Conservative Christians accuse Raphael Warnock of 'heresy' over Easter tweet

Raphael Warnock
Rev. Raphael Warnock |

Many conservatives and Christians have accused Sen. Raphael Warnock, D-Ga., of heresy after he insisted that people could save themselves through works and without the need for our Savior Jesus Christ.

Warnock serves as the pastor of Atlanta’s Ebenezer Baptist Church, where the late civil rights icon Martin Luther King Jr. once preached, and narrowly won a special Senate election earlier this year. On Easter Sunday, Warnock sent out a tweet stating that “The meaning of Easter is more transcendent than the resurrection of Jesus Christ,” adding, “Whether you are a Christian or not, through a commitment to helping others we are able to save ourselves.” 

His tweet quickly led many to rebuke such assertions and he subsequently deleted it from his account. 

Benjamin Watson, a former NFL football player and outspoken pro-life activist, maintained that “Easter is not a story for moral motivation toward good works” in a Sunday evening tweet. “The resurrection reveals our INABILITY to save ourselves in this life and the next, proving Jesus alone holds that power. Urging people to help others need not come at the expense of doctrine. To do so is heresy.”

Former Rep. Mark Walker, R-N.C., a pastor who's running for a seat in the U.S. Senate, posted a video in response to Warnock’s tweet. “The resurrection of Jesus Christ is the meaning of Easter, it is the Gospel,” he said.

“He went on to say that ‘we can save ourselves.’ This is antithetical of the scriptures. As a former pastor, I hope people, no matter what your background or affiliation, will join me in calling this guy out for exactly what he is: nothing short of a false prophet,” Walker asserted.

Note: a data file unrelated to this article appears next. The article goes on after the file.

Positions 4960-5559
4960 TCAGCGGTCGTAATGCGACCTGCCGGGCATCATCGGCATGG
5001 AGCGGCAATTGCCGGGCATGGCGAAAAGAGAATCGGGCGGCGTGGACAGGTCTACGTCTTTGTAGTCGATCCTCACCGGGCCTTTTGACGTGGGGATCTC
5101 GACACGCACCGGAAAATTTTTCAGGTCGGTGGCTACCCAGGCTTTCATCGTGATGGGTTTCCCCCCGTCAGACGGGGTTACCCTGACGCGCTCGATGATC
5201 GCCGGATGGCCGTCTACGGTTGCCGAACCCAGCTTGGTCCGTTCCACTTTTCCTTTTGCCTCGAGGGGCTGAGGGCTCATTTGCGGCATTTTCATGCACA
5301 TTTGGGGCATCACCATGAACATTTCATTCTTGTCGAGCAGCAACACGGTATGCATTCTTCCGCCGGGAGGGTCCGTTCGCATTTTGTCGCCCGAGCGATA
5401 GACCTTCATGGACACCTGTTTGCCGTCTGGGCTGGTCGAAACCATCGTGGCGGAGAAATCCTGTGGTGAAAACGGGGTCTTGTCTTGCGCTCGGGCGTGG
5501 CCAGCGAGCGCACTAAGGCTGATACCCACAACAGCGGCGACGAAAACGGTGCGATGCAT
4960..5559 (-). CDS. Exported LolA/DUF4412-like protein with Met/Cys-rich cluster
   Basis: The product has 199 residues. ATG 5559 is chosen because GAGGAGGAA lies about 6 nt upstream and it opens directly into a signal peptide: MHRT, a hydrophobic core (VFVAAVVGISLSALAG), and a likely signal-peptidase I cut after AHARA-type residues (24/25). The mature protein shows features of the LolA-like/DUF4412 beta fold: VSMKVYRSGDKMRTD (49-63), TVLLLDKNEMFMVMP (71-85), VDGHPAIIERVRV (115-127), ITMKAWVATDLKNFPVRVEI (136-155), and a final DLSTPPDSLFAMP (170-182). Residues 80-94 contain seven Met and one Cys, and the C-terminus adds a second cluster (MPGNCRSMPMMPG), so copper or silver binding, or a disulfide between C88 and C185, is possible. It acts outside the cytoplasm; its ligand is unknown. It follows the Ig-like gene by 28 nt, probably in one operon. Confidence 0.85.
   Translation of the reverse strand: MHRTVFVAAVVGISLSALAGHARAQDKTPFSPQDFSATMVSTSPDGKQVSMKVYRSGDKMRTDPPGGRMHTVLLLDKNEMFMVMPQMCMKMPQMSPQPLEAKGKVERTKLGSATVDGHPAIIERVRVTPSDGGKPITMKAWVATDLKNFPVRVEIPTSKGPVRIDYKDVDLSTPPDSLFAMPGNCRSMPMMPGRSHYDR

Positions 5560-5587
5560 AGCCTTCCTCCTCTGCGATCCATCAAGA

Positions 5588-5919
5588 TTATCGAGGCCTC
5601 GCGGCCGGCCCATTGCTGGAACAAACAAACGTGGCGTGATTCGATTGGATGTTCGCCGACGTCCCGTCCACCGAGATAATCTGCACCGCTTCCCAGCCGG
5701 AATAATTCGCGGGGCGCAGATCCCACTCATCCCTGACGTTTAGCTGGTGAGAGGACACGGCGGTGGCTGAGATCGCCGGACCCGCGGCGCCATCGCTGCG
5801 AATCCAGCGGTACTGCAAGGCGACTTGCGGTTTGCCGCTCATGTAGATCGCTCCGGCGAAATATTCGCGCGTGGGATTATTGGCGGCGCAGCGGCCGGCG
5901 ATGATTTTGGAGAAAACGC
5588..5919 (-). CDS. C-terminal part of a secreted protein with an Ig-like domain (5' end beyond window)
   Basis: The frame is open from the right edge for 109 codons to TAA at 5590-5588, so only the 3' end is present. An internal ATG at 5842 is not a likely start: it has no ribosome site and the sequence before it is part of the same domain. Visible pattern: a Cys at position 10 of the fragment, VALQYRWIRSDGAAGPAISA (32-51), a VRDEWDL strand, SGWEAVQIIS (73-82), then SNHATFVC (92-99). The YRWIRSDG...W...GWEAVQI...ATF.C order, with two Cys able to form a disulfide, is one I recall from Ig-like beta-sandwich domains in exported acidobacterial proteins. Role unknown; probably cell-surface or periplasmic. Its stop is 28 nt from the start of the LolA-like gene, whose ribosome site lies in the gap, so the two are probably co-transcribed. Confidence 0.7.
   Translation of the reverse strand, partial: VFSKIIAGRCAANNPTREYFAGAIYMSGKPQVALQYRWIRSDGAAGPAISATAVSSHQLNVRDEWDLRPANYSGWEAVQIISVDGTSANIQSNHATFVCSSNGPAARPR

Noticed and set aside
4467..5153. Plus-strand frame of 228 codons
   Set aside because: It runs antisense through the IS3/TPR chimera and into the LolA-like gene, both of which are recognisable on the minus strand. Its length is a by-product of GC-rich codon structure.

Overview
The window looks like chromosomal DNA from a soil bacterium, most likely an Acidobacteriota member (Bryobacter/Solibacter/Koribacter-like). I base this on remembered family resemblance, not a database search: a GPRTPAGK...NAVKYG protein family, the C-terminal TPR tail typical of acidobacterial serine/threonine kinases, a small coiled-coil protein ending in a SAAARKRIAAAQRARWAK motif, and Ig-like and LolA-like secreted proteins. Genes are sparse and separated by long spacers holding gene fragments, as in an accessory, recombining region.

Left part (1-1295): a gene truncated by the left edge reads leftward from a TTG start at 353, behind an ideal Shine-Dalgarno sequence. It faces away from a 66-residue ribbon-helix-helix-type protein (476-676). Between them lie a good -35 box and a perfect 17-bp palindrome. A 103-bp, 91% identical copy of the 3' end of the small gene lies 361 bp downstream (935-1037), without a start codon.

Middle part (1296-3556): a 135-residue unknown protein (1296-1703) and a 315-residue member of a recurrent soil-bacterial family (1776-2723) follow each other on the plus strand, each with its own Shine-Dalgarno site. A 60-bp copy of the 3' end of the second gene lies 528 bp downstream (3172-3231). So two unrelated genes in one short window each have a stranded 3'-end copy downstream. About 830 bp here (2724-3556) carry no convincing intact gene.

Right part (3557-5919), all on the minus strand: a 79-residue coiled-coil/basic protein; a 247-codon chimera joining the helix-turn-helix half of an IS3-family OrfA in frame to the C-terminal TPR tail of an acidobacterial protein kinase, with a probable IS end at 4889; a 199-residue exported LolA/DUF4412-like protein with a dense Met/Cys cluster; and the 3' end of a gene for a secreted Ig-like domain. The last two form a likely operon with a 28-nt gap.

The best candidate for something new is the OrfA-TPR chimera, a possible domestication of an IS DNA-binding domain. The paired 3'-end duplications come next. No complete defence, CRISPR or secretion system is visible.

Debbie Dooley, the co-founder and president of the Atlanta Tea Party, posted a screenshot of a Bible passage from St. Paul’s Letter to the Ephesians that directly contradicts Warnock’s analysis. “For by grace are ye saved by faith; and that not of yourselves: it is the gift of God: Not of works, lest any man should boast.”

Dooley also suggested that Warnock should read John 3:16, which proclaims that “Easter is about God giving his only son as a sacrifice for our sins and Jesus rising from the dead on the 3rd day.”  

A tweet from the Faith and Freedom Coalition, a conservative grassroots organization, alleged that Warnock’s “liberal theology completely demeans the sacrifice that we just celebrated on Easter Sunday,” adding, “The focus should never be on us, but on the all-powerful Son of God and His love for every man and woman.”

David Brody, the chief political analyst of CBN News, characterized Warnock’s tweet as “100% theologically WRONG.” 

“We can’t save ourselves. That’s the WHOLE POINT of why Jesus came to this Earth. He came so we have a way to Heaven to be with Him. Shame on the ‘Reverend,’” he wrote.

While conservatives criticized Warnock’s tweet, liberals came to the senator’s defense.

Eugene Scott, a political reporter for The Washington Post, strongly pushed back on the accusation by some that “Warnock is a heretic and has no business calling himself a Christian when he does not agree with Christianity and truth.”

Jenna Ellis, attorney to former President Donald Trump, made the aforementioned comment when slamming Warnock’s support for abortion, arguing that such a position was “against the Bible and Moral Truth.”